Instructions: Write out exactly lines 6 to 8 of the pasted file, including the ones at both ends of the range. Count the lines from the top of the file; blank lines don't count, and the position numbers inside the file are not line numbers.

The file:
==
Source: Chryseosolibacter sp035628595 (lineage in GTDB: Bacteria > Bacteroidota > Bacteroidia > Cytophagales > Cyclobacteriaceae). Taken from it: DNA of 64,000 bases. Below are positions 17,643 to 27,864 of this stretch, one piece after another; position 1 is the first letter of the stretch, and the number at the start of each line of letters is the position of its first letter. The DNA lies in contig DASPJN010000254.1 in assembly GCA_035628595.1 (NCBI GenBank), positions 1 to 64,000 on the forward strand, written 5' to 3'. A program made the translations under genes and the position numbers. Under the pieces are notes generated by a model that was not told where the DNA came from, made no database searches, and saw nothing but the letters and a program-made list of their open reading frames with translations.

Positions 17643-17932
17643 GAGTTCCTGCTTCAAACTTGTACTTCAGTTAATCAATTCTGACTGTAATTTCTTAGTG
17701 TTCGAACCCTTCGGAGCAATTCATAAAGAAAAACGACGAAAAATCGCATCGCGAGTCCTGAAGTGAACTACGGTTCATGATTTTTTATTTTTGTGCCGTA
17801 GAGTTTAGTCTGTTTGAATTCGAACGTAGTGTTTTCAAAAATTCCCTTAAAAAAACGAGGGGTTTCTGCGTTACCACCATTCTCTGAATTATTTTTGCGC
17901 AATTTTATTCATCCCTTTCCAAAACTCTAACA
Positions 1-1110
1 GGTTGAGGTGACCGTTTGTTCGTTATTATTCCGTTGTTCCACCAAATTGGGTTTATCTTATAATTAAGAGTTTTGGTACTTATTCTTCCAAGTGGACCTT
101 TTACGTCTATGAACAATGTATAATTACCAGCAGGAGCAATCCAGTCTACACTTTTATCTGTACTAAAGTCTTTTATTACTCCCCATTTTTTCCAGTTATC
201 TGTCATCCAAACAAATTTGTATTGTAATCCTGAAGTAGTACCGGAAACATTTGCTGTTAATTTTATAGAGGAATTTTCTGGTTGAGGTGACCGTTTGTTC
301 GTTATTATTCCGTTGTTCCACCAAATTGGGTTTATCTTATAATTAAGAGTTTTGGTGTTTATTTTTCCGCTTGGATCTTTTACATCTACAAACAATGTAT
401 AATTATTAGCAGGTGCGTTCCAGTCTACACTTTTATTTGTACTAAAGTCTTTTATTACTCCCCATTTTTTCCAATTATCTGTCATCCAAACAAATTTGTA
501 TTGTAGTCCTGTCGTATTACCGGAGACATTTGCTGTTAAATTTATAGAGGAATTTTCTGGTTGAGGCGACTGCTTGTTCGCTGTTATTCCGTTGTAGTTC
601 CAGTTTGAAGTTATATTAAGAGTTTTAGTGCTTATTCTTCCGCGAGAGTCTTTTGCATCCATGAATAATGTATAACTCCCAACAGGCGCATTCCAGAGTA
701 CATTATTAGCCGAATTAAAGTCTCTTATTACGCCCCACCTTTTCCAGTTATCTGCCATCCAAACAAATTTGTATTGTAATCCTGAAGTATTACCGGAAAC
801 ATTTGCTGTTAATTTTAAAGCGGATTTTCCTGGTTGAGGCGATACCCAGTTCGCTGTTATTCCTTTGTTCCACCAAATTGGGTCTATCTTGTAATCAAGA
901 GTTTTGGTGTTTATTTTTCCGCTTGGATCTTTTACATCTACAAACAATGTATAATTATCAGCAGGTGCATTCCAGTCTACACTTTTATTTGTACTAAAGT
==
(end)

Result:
17901 AATTTTATTCATCCCTTTCCAAAACTCTAACA
Positions 1-1110
1 GGTTGAGGTGACCGTTTGTTCGTTATTATTCCGTTGTTCCACCAAATTGGGTTTATCTTATAATTAAGAGTTTTGGTACTTATTCTTCCAAGTGGACCTT